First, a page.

That obviously means that there’s a rich breeding ground for artists within Iceland, and a flourishing alternative scene. In recent years there’s been a surge in comedy, improv, drag, cabaret, circus, spoken word and dance within Reykjavík.

What are the most interesting acts that you anticipate for the festival?
We are collaborating with a few artists and groups within Iceland, although it’s still early days and at the moment I can only tell you about a few of them.

We’ll host a pre-festival party with free drinks and small foodstuffs at Hlemmur Square, one of the festival’s main sponsors, in downtown Reykjavík, July 1 – mark your calendar. Our opening show in Tjarnarbíó will be with Improv Iceland, an immensely popular and talented group of people that do improv shows based on The Harold technique. That’s the same type of technique used in venues such as the UCB in NYC.

We’ll close the festival with a performance by The Poetry Brothel Reykjavík in Iðnó, which fuses poetry with cabaret, theatre, and live music in a surrounding that makes you feel like you’ve stepped back in time. The Goldengang Comedy Club will have daily comedy shows. There will be a Poetry Slam night and a Failure Evening with lectures on failures (and what we can learn from them). There will also be a Lindy Hop ball — and the world-touring Smut Slam with Cameryn Moore plus a magical, inventive cabaret show by local performance group Dömur og herra (Ladies and a Gentleman).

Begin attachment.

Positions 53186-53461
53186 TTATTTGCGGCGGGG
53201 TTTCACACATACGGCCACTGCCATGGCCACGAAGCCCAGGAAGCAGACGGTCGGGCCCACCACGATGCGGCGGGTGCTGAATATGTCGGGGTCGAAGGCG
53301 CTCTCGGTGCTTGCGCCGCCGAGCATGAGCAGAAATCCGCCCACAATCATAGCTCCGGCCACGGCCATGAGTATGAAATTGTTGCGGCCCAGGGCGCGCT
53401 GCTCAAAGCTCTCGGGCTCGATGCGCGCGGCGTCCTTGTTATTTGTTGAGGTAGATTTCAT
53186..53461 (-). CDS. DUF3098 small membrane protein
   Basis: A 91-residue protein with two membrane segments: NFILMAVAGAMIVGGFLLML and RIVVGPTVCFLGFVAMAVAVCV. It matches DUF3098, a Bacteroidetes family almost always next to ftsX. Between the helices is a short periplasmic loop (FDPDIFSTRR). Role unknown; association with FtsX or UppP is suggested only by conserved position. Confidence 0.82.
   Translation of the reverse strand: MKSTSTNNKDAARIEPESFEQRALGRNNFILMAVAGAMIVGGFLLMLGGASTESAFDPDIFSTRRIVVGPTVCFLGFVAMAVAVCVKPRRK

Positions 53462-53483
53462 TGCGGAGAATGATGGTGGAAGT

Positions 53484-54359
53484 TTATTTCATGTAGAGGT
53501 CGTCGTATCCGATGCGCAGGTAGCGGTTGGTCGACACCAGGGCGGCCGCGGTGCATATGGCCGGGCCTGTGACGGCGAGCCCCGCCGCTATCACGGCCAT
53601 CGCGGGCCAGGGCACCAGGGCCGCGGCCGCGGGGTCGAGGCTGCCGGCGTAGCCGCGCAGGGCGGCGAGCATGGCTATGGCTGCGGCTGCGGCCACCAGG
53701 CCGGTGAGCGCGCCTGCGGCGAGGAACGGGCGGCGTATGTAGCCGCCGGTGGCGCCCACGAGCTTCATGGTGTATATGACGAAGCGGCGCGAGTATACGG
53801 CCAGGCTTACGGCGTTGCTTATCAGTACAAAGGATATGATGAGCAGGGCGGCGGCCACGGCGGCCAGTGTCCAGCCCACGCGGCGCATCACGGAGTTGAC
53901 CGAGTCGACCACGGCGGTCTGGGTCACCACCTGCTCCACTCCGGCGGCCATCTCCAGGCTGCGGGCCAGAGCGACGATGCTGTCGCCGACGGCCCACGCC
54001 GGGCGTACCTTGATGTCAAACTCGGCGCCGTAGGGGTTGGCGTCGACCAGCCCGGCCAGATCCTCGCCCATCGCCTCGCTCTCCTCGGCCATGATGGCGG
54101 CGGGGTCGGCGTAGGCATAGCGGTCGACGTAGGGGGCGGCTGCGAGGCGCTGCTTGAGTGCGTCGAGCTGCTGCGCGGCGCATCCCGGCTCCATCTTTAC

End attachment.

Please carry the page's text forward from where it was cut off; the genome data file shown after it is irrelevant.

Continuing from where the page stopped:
Audiences may also be able to do their own dancewalk and “catwalk” around town, but I can’t give too much away about that yet!

If there were a few Icelandic words you’d like to teach our audience, to broaden their vocabulary in anticipation of the event, what are they?
The first ones that come to mind are:

Reykja-vík = Smoky-Bay.
Leik-hús = Play-House (Theatre)
Tjarnar-bíó = Pond-Cinema (the name of the festival’s main venue)
Komdu með! = Come with!
Bravó! = Bravo!
Meira, meira, meira, meira = More, more, more more. (Chanted at the end of a performance, i.e. ‘One More Song/Joke/Act’)

Why is art such a prominent part of Icelandic culture?
I think art is a prominent part of any culture, not just the Icelandic one. People in every culture have the need to dance, to create, to perform, to socialise, and art is such a wide concept that encompasses a wide spectrum of expression. Art is entertainment, and people everywhere in the world want to entertain, and be entertained.

If some of our readers were interested in participating or attending, where might they go for more info?

Applications are open until the 6th of May, so if people want to take part then head to and apply!

A full schedule should hopefully be ready before June, but festival passes will go on sale shortly for those just wanting to attend. It will also be possible to buy tickets to individual events instead of a festival pass.

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About the Author: Meg

Hi, I'm Meg! I'm here to help you learn Icelandic, the language more than anything else in the world. I'm a former Fulbright scholar, with an MFA from Columbia, and I've published many translations into English from Icelandic and German. I currently study Icelandic, and translate poetry by trade. (If you have questions or comments on my entries, you can write them to me in the comments in either English, German, or Icelandic.)